Why did you choose the Yale School of Public Health (YSPH)?
I chose YSPH because of the Department of Social and Behavioral Sciences' focus on health equity and community engagement in public health. Coming from a background in the history of medicine and more archival-based work, it was important to me to choose a program that allowed me to put classroom-based knowledge into practice and interact with people. Being able to begin the MPH program in my senior year of college via the 5-year BA-BS/MPH program gave me an opportunity to jumpstart my public health education and start applying what I learned in class to working with local community health organizations. YSPH equipped me with core public health classes and access to fantastic faculty to guide my entrance into the public health world.
What were you doing before enrolling at YSPH?
Because I was admitted through the 5-year program, I was a junior in college immediately before I began my MPH classes. The summer before my senior year of college, I was interning with Fair Haven Community Health Care, a New Haven-based community health care center, in the population health and care coordination departments.
What are your favorite aspects of the YSPH academic program?
My favorite part about YSPH's academic programs is the flexibility in my schedule to take classes outside of my own track in social and behavioral sciences. More than half of the required credits for the MPH are electives and most classes at YSPH are not capped, so I love being able to take a wide variety of classes suited to my interests. I can even take classes at other schools at the university as long as they're relevant to my academic interests and public health.
What was your most impactful experience outside of class?
During my internship with Fair Haven Community Health Care, I was calling mothers to help schedule developmental screenings for their toddlers. I was struck by how much these mothers trusted me, a complete stranger, over the phone, with their worries about their children and their hopes for them. Perhaps it was due to the call coming from a well-established community health center, but even so, I found that the level of trust and faith these people put into the clinic for their children's health and well-being fed my passions for preventative and primary care. Public health work necessarily concerns larger populations, but this experience motivated me to find ways to keep my work people- and community-centered.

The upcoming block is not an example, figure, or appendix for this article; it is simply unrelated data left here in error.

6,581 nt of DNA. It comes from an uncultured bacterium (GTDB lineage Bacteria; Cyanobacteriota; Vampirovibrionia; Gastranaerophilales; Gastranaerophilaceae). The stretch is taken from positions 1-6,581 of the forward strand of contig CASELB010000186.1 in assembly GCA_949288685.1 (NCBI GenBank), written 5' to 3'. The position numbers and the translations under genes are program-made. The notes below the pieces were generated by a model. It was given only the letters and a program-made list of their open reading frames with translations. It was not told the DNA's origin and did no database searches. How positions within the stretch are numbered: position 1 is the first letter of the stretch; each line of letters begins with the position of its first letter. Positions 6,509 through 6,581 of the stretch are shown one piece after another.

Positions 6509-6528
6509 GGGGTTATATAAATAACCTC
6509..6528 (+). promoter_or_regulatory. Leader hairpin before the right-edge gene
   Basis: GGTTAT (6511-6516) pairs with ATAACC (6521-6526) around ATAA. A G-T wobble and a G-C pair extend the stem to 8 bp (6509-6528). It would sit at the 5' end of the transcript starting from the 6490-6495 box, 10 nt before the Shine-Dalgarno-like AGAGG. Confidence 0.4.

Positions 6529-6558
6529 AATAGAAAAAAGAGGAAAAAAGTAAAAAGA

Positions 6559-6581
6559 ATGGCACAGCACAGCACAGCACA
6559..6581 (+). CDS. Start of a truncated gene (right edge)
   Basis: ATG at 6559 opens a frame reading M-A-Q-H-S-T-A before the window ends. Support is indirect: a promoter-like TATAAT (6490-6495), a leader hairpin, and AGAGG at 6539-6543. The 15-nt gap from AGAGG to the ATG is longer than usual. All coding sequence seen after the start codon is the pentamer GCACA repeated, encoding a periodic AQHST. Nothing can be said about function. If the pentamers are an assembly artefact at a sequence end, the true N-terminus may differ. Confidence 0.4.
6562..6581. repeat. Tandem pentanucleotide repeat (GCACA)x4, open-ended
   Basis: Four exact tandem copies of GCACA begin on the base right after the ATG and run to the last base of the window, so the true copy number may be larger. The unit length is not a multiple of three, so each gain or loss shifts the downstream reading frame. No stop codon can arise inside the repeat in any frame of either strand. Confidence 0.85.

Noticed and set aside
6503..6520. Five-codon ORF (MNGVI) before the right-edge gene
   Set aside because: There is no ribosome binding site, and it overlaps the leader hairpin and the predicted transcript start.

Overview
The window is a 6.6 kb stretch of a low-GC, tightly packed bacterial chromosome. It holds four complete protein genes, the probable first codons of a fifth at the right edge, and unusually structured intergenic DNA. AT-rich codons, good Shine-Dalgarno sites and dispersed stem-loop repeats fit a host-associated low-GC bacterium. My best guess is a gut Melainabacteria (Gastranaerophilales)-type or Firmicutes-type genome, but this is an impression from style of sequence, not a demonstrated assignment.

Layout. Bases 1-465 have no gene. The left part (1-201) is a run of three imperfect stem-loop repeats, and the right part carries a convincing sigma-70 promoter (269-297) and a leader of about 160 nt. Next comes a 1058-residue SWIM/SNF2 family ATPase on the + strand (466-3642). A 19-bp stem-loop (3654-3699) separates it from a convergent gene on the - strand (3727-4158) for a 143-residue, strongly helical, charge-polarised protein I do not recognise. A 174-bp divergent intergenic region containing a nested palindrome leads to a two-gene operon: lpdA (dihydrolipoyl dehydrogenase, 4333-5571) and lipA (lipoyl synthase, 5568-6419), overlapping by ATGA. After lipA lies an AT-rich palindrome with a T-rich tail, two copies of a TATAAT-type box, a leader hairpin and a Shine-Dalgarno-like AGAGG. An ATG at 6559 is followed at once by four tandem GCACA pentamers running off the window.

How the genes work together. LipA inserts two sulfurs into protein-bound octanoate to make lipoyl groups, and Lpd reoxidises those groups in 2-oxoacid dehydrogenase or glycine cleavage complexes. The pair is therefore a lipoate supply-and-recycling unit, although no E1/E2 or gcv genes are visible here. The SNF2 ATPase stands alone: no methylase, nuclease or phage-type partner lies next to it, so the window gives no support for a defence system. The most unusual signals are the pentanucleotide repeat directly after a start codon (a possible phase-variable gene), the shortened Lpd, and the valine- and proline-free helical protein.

Do you have a favorite Yale place or New Haven food?
My favorite restaurant in New Haven is probably Pad Thai on Chapel Street; their Pad See Ew is so flavorful, and the rice noodles have a wonderful texture. Besides Pad Thai, New Haven's food and restaurant scene is fantastic, and I look forward to trying a new restaurant every few weeks. For coffee, I love the iced dirty chai from the Jitter Bus on Grove Street. In terms of a Yale place, I'd say my favorite is Beinecke Plaza on a sunny, but not too hot, day. It's right in the middle of campus, and there are always people passing through; you're bound to run into a friend or make a new one.
What do you hope to do after graduation?
I hope to take a year to work in a public health-related field while I apply to medical school with the intention to become a primary care physician.